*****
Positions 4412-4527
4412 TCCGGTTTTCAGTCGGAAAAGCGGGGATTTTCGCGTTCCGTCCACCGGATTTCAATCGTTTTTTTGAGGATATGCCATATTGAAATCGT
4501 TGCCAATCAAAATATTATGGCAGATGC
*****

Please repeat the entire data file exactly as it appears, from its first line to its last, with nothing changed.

Positions 4412-4527
4412 TCCGGTTTTCAGTCGGAAAAGCGGGGATTTTCGCGTTCCGTCCACCGGATTTCAATCGTTTTTTTGAGGATATGCCATATTGAAATCGT
4501 TGCCAATCAAAATATTATGGCAGATGC